The impressive brightness progress of short wavelength light sources, of about 30 orders of magnitude since the early days of W.C. Röntgen, has been characterized by the drastic upscaling of the footprint and engineering complexity. Large-scale facilities are the high-end short-wavelength sources, whose operation requires a large technical and scientific skill. These are accessed on a user beamtime mode.
In parallel, a few groups still have worked on the improvement of compact "tabletop" sources. Essentially two tabletop architectures have established, based on either a parametric or non-parametric process. While the two concepts are complementary, their combination offers a large range of capabilities on a tabletop. As of now, the operation is concentrated in the VUV or soft X-rays. Therefore, the fair comparison is with high-end beamlines such as FLASH2@DESY or future ARIA@Sparc (2029) offering user access to this interesting range of radiation.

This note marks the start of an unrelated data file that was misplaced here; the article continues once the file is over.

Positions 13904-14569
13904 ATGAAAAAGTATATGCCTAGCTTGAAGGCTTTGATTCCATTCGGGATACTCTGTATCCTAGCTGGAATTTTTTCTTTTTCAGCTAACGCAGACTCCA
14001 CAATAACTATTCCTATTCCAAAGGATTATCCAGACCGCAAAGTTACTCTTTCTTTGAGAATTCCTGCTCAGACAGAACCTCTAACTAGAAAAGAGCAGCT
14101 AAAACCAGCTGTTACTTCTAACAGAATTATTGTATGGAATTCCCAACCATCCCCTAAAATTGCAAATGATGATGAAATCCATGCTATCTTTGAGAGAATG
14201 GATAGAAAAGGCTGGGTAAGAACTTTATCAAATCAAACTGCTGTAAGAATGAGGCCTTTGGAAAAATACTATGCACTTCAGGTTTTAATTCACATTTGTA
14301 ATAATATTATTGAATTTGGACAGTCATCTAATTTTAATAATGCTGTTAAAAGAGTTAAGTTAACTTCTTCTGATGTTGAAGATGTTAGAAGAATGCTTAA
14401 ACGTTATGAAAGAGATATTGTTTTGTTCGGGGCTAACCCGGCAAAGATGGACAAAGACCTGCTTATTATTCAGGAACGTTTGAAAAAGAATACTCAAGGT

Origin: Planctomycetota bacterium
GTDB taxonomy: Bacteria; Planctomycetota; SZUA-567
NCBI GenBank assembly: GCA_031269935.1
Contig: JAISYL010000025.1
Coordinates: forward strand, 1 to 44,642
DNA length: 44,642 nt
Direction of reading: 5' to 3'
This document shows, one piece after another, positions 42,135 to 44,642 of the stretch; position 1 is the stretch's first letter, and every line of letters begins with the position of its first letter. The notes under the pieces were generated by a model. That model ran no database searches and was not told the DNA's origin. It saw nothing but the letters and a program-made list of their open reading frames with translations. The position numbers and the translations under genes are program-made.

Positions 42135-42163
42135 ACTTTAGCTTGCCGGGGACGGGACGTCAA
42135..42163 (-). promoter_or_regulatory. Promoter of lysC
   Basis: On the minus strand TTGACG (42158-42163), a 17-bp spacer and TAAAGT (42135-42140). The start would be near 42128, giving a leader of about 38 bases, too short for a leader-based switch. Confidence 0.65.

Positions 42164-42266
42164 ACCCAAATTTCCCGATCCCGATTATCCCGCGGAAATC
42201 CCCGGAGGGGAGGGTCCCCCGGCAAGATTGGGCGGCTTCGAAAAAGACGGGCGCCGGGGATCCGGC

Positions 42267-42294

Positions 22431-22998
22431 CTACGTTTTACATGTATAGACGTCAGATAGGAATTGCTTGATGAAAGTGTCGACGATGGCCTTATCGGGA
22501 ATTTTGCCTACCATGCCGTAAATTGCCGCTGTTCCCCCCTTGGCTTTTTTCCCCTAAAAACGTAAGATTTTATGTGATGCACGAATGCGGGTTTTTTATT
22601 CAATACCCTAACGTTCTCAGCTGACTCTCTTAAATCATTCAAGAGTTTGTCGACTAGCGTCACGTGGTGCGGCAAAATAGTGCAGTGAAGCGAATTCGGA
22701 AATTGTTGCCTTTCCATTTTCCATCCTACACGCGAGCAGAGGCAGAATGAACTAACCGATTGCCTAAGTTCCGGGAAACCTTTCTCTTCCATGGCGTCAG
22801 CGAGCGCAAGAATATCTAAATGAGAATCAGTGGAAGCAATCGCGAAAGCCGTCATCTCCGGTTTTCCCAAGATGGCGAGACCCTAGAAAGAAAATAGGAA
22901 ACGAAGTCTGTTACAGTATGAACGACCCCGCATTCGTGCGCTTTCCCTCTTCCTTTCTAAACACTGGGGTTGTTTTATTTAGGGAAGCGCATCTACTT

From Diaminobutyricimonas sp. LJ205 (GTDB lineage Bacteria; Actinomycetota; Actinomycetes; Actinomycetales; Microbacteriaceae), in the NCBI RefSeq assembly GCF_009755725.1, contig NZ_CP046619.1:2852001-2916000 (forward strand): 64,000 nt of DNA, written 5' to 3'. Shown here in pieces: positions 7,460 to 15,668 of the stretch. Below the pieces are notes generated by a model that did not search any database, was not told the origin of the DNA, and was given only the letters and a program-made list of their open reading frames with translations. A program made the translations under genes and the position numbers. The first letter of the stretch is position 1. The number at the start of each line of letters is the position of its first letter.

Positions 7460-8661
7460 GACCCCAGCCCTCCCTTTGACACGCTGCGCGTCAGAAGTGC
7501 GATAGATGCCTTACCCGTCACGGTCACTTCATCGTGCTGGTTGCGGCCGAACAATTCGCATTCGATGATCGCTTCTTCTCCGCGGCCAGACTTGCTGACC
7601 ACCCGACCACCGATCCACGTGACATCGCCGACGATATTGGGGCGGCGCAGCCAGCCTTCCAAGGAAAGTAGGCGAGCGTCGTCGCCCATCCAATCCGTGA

Originally, discovered by Viktor Schumann a couple of years before Röntgen's milestone report on X-rays, the "Schumann range" remained underexploited due to the superb capabilities of X-rays. Nevertheless, quite unique experiments in chemistry, materials and so forth are possible in this spectral range. Still the lack of 24/7 access was blamed as a main cause to its stagnation. It will be however shown that the real bottleneck factor in the popularity of high-end sources is not the discontinuous access. Recently, a VUV revival is ongoing in (photo)chemistry, which sharpened an underlying competition between high-end beamlines and tabletop counterparts. A bird's eye view is presented to highlight complementarities as well as contrapositions. We will conclude with a proposal for the strengthening of the VUV community, indicating the specifications for an open discussion with the audience.